There are lots of kinds of insurance products but they all cover one thing- loss. The whole point of insurance is that it covers us if something goes wrong. This may be a hospitalisation, a disability, an illness, or some other kind of liability that would set us back financially. It is meant for protection; protecting us from the adverse effects of not being able to work or financial hardships. Many people think that planning for these things, such as death or disability, is a morbid topic and a worst-case scenario. But good health is never guaranteed, and it’s always best to get these things sorted before it’s too late. Insurance products also become more expensive as you get older, so it’s best to start early, so that these payments don’t interfere with any of your future life stages like purchasing a house or sending your kids to school.

Investing is all about growing money for our future- we can either plan for a passive income stream, so that we don’t have to rely on work so much. Or, we can plan for capital gains, so that we have a nice chunk of money when we want it. The idea of making money with not necessarily putting too much effort in (check out my articles about passive investing), is an attractive one. And, if we make all this money, why do we even need insurance?

Unfortunately, the truth of the matter is, it is unwise to have one without the other; investment increases our upsides, but insurance protects our downside. If you invest without being insured, you run the risk of losing it all should you fall sick or become hospitalised (also, can I just say, it’s very naïve to think you will stay healthy forever), especially if your investments are not enough to pay for your bills. If you just insure yourself without investing, you are selling yourself short, only planning for the bad things that can happen, and not planning for the good times ahead. It also means that you may have to constantly work and never be able to retire. Neither insurance nor investments will work on their own; you need to plan and review both in order to be financially successful.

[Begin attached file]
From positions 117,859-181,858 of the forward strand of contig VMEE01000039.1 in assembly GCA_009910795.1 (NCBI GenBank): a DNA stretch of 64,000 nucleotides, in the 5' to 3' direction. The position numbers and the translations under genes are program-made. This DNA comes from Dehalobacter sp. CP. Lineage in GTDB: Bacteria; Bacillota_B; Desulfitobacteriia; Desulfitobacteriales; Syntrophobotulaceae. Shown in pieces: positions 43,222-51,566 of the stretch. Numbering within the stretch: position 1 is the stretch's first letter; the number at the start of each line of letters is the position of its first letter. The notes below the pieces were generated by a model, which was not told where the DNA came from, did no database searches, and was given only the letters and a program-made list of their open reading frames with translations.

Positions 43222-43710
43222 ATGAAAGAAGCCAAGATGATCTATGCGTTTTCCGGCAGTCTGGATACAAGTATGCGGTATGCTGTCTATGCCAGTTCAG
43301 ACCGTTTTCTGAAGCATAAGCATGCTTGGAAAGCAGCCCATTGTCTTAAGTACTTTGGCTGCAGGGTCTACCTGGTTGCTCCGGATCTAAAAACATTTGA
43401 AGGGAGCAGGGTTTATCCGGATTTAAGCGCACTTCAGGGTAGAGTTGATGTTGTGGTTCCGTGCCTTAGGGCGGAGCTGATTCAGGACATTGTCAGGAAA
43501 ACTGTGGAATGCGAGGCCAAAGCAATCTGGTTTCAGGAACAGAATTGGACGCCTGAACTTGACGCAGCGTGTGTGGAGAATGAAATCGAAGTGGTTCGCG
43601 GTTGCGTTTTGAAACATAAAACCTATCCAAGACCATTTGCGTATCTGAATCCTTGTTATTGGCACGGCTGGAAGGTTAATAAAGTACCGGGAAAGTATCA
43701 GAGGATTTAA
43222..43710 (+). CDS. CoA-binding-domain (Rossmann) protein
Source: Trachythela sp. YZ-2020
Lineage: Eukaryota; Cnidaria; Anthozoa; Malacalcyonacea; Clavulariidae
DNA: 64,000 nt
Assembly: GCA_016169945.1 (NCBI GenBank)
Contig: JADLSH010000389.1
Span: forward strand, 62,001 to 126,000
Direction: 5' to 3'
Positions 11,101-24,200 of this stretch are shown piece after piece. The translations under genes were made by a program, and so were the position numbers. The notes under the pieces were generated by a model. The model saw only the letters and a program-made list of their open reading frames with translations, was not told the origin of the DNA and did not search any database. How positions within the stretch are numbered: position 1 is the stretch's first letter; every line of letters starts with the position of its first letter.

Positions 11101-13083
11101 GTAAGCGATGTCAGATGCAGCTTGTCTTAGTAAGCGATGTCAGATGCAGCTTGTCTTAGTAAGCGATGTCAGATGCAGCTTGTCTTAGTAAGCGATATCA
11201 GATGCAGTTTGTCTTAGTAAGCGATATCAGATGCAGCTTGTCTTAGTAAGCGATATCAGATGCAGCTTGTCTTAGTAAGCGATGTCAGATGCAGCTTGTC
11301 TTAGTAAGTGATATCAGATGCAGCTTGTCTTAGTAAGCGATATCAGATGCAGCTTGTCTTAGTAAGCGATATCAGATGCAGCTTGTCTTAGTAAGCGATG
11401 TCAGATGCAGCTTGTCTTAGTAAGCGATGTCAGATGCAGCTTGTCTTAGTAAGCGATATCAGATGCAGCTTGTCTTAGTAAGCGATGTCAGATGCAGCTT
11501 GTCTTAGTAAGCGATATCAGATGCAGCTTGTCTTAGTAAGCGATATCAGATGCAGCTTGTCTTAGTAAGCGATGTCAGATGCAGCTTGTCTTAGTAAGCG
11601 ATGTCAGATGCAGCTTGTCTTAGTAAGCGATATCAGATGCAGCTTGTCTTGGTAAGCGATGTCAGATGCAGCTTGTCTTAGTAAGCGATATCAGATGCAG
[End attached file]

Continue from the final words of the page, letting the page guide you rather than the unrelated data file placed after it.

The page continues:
A very important thing to take note of is that investments take a long time to accumulate, especially if you cannot set aside a lot of money to invest. Insurance policies cover you pretty much as soon as you get them. So, it’s always important to sort your insurance out first; once you are protected you can focus on growing your money.

But do remember that investing and insurance is never fixed and one-size-fits all. You need to constantly review your finances in order to keep up with your changing needs!

How To Be A Successful Investor!

You may think that investing is not for you; maybe you’re not experienced enough, maybe you don’t have enough capital. But, the whole process of investing is not as scary as you think. Follow these simple tips and start investing successfully.

Start Before You’re Ready